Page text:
Air and water-based cooling solutions for your CPU or GPU might seem “good enough”, but in reality, they’re usually quite inefficient. The reason boils down to the fact that A) these coolers don’t actually generate cooling properties (like freon in a refrigerator) and B) there’s a limit to how well they can expel warm air without sounding like a jet engine. Sandia National Laboratories has a solution to the latter issue with a moving heatsink based on an impeller design.
According to Sandia, a current bottleneck of heat transfer is the boundary of dead air (boundary layer) that sits around the fins of any CPU cooler, one that thins dramatically in an area where there’s rapid movement, such as on an aircraft wing while airborne. The idea with the Sandia Cooler is to thin the boundary layer as much as possible while also expelling warm air fast – almost instantly.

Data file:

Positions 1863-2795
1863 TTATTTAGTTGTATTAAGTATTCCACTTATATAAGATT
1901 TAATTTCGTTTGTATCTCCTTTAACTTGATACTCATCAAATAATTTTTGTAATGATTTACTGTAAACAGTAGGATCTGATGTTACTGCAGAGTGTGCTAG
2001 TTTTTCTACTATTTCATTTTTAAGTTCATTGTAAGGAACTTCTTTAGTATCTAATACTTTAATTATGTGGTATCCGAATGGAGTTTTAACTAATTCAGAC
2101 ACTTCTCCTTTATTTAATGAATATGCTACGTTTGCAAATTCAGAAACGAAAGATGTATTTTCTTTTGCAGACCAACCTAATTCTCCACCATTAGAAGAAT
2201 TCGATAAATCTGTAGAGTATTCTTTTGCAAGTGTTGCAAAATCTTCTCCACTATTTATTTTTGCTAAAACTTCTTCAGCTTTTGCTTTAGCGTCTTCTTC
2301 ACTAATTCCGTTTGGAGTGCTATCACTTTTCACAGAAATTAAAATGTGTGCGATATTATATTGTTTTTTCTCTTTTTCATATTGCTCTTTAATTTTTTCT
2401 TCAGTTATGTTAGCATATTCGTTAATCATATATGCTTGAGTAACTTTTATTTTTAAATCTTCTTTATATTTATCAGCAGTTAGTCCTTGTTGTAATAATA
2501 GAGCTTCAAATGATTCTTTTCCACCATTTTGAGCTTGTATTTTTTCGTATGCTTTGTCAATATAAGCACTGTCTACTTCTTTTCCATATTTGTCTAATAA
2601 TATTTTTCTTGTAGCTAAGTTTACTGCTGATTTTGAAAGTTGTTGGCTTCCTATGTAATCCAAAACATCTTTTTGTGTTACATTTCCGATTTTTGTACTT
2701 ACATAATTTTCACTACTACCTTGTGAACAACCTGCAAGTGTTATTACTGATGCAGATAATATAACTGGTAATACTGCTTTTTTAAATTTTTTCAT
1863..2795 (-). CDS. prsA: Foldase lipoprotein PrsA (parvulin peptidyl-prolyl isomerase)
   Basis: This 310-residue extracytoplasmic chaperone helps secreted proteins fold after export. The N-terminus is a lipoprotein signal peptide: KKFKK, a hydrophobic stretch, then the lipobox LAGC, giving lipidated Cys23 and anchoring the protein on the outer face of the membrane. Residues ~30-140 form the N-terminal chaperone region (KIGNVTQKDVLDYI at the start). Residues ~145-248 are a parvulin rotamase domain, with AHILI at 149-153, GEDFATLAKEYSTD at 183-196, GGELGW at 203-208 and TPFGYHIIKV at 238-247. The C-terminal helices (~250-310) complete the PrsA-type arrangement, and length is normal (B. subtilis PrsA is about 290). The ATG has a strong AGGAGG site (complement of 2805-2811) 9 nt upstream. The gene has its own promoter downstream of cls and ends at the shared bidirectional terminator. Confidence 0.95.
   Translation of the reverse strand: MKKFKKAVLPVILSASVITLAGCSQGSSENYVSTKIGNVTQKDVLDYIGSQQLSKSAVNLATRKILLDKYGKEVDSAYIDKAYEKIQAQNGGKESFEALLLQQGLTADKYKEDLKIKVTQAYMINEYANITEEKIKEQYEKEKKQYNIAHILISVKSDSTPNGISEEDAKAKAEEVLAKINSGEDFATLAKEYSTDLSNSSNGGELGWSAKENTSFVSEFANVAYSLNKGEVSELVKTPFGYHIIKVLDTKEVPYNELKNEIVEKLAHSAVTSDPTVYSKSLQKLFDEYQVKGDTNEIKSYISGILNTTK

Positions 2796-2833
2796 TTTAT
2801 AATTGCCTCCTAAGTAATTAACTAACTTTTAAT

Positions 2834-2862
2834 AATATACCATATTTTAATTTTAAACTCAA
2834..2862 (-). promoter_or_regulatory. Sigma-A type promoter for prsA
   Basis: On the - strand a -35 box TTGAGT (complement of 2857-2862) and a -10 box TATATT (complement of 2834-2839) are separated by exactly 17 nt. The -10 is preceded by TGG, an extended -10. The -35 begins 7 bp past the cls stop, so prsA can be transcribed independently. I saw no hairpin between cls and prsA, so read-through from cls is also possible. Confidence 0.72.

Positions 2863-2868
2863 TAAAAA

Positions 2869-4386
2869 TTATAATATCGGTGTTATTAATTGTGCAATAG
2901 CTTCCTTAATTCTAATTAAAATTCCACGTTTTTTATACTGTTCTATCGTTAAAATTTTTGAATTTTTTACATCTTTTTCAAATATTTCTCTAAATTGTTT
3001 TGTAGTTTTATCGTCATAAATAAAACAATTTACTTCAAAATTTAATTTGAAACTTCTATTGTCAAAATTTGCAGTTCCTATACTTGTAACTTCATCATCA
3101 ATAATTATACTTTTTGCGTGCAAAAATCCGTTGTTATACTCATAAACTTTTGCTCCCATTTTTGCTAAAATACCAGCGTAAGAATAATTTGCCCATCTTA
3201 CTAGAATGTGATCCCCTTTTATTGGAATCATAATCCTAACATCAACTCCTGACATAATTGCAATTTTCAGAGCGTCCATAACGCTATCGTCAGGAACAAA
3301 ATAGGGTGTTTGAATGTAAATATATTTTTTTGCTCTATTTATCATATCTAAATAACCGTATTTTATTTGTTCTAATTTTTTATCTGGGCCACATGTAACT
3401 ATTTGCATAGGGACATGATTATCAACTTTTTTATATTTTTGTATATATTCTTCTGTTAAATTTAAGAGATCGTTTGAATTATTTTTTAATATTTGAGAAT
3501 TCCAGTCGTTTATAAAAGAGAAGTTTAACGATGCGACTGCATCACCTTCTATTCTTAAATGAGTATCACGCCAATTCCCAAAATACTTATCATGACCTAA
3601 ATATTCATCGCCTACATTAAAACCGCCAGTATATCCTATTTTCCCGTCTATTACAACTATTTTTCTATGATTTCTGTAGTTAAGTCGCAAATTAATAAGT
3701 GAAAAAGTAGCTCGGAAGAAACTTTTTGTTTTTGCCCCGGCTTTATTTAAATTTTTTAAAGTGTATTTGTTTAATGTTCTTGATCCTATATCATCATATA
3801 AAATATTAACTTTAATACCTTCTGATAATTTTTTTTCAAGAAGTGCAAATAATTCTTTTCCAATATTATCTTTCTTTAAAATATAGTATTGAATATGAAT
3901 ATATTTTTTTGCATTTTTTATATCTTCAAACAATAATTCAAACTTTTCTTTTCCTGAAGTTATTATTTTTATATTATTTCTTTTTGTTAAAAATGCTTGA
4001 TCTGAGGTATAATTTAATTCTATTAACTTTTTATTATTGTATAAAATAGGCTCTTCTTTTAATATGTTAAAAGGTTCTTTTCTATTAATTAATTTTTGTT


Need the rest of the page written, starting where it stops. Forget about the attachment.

The design seems rather simple. There’s a motor, a plate and the cooler itself. In operation, the cooler spins at 2000 RPM, lifting slightly off of the base. At this speed, air is gathered and pushed away immediately, and it’s being said that motor aside, the cooler is extremely quiet. At the same time, because of its speed and design, this cooler doesn’t suffer the flaw of all consumer models: dust build-up.
There’s of course one other caveat – the fact that a metal object in your PC would be spinning at 2000 RPM. Undoubtedly this would do some damage to a finger, so we’d imagine there’d be some sort of guard planned. Of course, coming up with a guard that’s both equally efficient and safe might be a little difficult.
What do you guys think? Could you picture this in your own PC?